FORT WORTH -- David Morcha and his family drove from far north Fort Worth to the Chuck Silcox Animal Care and Control Center on the city's southeast side last week to get Titus, a 100-pound Great Dane puppy, registered and to have an ID microchip inserted.
"He's a big baby," he said. "I want to make sure if he gets out, he'll come back."
In August, the Fort Worth City Council adopted a new, tougher animal-control ordinance that makes it more expensive for people to keep dogs that aren't spayed or neutered. If the pets aren't altered, owners have to pay $50 for a special permit or attend a class. If an "intact" pet is picked up, it's a $150 fee to get the pet back.
But if an owner has the animal microchipped, the cost of the license is lower. The price of a dog and cat license rose from $7 to $12 annually for a pet with an identification chip, $36 per year for animals without the chips. But people who get the chip implanted, as the Morchas did, can get a three-year license for the same price as a one-year license.
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"No one does [microchipping] for this price," Morcha said. "It's a really good service."
Brandon Bennett, Fort Worth's director of code compliance, said that although the city has been enforcing the ordinance for less than a year, things seem to be moving along well.
"The compliance rate is going up, and noncompliance is going down," Bennett said.
This is important for Bennett, who says it is difficult for a city the size of Fort Worth to accommodate stray dogs at a shelter that can house only 350 animals. Fort Worth picks up more than 20,000 animals a year, and at least 60 percent of them are euthanized.
Bennett wants to change that, he said.
Senior Animal Control Officer Joe Riney said his field officers are seeing fewer strays, and he credits that directly to the new ordinance. Not only does the ordinance impose the fees, it is also stricter -- for example, it includes specific rules on enclosures for pets. And because of the ordinance, the city is offering affordable services and on-site spay and neuter clinics, so pet owners are more likely to remain compliant, he said.The ordinance also created educational programs for pet owners.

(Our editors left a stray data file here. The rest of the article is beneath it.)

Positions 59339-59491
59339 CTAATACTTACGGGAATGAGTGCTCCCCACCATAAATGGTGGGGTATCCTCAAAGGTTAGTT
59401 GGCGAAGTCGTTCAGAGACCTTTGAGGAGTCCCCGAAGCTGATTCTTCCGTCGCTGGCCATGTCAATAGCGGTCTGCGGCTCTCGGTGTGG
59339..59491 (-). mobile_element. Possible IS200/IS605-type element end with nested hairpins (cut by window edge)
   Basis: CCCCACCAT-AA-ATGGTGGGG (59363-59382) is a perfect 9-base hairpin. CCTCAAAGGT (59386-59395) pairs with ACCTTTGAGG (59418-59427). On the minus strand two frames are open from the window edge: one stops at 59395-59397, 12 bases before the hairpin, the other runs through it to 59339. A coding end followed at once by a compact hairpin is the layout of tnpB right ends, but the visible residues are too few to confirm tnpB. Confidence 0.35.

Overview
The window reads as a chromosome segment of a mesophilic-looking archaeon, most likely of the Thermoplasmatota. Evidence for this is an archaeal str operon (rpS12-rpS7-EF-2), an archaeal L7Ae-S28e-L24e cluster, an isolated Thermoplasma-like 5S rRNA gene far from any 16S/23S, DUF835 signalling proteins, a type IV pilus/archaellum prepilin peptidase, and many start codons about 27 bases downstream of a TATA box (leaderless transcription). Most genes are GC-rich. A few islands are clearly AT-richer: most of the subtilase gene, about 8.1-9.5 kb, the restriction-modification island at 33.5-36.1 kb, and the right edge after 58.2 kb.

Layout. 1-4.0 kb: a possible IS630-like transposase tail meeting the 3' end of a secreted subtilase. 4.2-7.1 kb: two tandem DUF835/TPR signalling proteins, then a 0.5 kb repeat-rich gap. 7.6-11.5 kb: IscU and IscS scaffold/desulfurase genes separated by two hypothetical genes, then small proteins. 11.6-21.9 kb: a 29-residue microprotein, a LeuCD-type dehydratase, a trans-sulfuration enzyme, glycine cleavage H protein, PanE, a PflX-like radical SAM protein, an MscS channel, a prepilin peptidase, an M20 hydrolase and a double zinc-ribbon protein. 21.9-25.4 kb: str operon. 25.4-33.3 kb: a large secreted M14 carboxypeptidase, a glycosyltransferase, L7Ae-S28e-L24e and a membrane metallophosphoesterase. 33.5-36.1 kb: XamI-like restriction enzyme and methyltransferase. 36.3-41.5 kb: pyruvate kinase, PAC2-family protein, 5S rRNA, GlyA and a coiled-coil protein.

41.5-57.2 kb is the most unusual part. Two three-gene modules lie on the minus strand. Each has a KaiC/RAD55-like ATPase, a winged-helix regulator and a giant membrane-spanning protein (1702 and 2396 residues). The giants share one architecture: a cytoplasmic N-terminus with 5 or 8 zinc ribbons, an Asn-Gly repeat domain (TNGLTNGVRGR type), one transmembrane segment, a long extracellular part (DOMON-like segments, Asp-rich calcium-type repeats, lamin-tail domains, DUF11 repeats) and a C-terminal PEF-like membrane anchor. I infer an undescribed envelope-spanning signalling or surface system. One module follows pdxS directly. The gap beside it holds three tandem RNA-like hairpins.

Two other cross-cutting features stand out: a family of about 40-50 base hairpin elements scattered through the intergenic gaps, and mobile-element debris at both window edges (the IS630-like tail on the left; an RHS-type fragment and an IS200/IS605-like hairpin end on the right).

In April, the city, in partnership with PetSmart Charities, will open an adoption center in southwest Fort Worth at "no cost to the city," he said. The center will be run by Fort Worth's Animal Care and Control staff during store hours.
The reduction in the number of stray dogs in her southwest Fort Worth neighborhood has not gone unnoticed by Nancy Jones. She and her dog were attacked last July on their nightly walk, not far from her home on Wonder Drive in Wedgwood.
She was severely bitten on her leg and ankle and is slowly recovering from a compound fracture of the wrist, which was surgically repaired with pins. Jones said her shoulder is still sore after months of physical therapy.
"I still can't make a fist," said Jones, 56, adding that her arm isn't quite the same.
Neither is Max, her 14-pound mixed breed, who fought off the two dogs that were much larger than him and escaped with a few knots on his neck and bloody ears. Jones said he likely saved her from injuries that could have been much worse.
The neighbors were "all on board for the new ordinance," she said. "There are fewer strays in the neighborhood."
ELIZABETH ZAVALA, 817-390-7418